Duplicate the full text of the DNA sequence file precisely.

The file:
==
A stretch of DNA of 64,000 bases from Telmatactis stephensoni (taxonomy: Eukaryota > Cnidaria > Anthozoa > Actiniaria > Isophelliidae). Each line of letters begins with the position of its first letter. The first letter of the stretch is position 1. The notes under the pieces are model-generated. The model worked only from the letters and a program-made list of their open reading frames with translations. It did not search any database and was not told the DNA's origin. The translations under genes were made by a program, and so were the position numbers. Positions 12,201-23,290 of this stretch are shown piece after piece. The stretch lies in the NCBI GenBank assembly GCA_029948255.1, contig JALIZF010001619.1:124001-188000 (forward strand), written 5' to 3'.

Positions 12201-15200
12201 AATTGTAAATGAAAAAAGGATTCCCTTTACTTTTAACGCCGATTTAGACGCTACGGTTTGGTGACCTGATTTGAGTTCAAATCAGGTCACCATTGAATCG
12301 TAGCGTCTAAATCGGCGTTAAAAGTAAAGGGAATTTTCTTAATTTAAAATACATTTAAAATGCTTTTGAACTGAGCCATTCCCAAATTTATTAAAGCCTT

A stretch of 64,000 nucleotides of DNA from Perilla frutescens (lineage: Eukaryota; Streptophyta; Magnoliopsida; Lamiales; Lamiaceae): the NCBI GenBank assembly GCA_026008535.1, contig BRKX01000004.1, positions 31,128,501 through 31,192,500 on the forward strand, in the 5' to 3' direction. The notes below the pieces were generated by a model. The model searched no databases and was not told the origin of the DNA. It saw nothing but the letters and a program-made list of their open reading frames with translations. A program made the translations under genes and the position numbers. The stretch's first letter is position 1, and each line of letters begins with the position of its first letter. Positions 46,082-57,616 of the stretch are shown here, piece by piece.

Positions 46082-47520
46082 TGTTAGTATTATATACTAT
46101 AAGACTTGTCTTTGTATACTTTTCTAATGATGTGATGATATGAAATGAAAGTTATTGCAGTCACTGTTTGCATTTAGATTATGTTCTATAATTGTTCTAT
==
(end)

A stretch of DNA of 64,000 bases from Telmatactis stephensoni (taxonomy: Eukaryota > Cnidaria > Anthozoa > Actiniaria > Isophelliidae). Each line of letters begins with the position of its first letter. The first letter of the stretch is position 1. The notes under the pieces are model-generated. The model worked only from the letters and a program-made list of their open reading frames with translations. It did not search any database and was not told the DNA's origin. The translations under genes were made by a program, and so were the position numbers. Positions 12,201-23,290 of this stretch are shown piece after piece. The stretch lies in the NCBI GenBank assembly GCA_029948255.1, contig JALIZF010001619.1:124001-188000 (forward strand), written 5' to 3'.

Positions 12201-15200
12201 AATTGTAAATGAAAAAAGGATTCCCTTTACTTTTAACGCCGATTTAGACGCTACGGTTTGGTGACCTGATTTGAGTTCAAATCAGGTCACCATTGAATCG
12301 TAGCGTCTAAATCGGCGTTAAAAGTAAAGGGAATTTTCTTAATTTAAAATACATTTAAAATGCTTTTGAACTGAGCCATTCCCAAATTTATTAAAGCCTT

A stretch of 64,000 nucleotides of DNA from Perilla frutescens (lineage: Eukaryota; Streptophyta; Magnoliopsida; Lamiales; Lamiaceae): the NCBI GenBank assembly GCA_026008535.1, contig BRKX01000004.1, positions 31,128,501 through 31,192,500 on the forward strand, in the 5' to 3' direction. The notes below the pieces were generated by a model. The model searched no databases and was not told the origin of the DNA. It saw nothing but the letters and a program-made list of their open reading frames with translations. A program made the translations under genes and the position numbers. The stretch's first letter is position 1, and each line of letters begins with the position of its first letter. Positions 46,082-57,616 of the stretch are shown here, piece by piece.

Positions 46082-47520
46082 TGTTAGTATTATATACTAT
46101 AAGACTTGTCTTTGTATACTTTTCTAATGATGTGATGATATGAAATGAAAGTTATTGCAGTCACTGTTTGCATTTAGATTATGTTCTATAATTGTTCTAT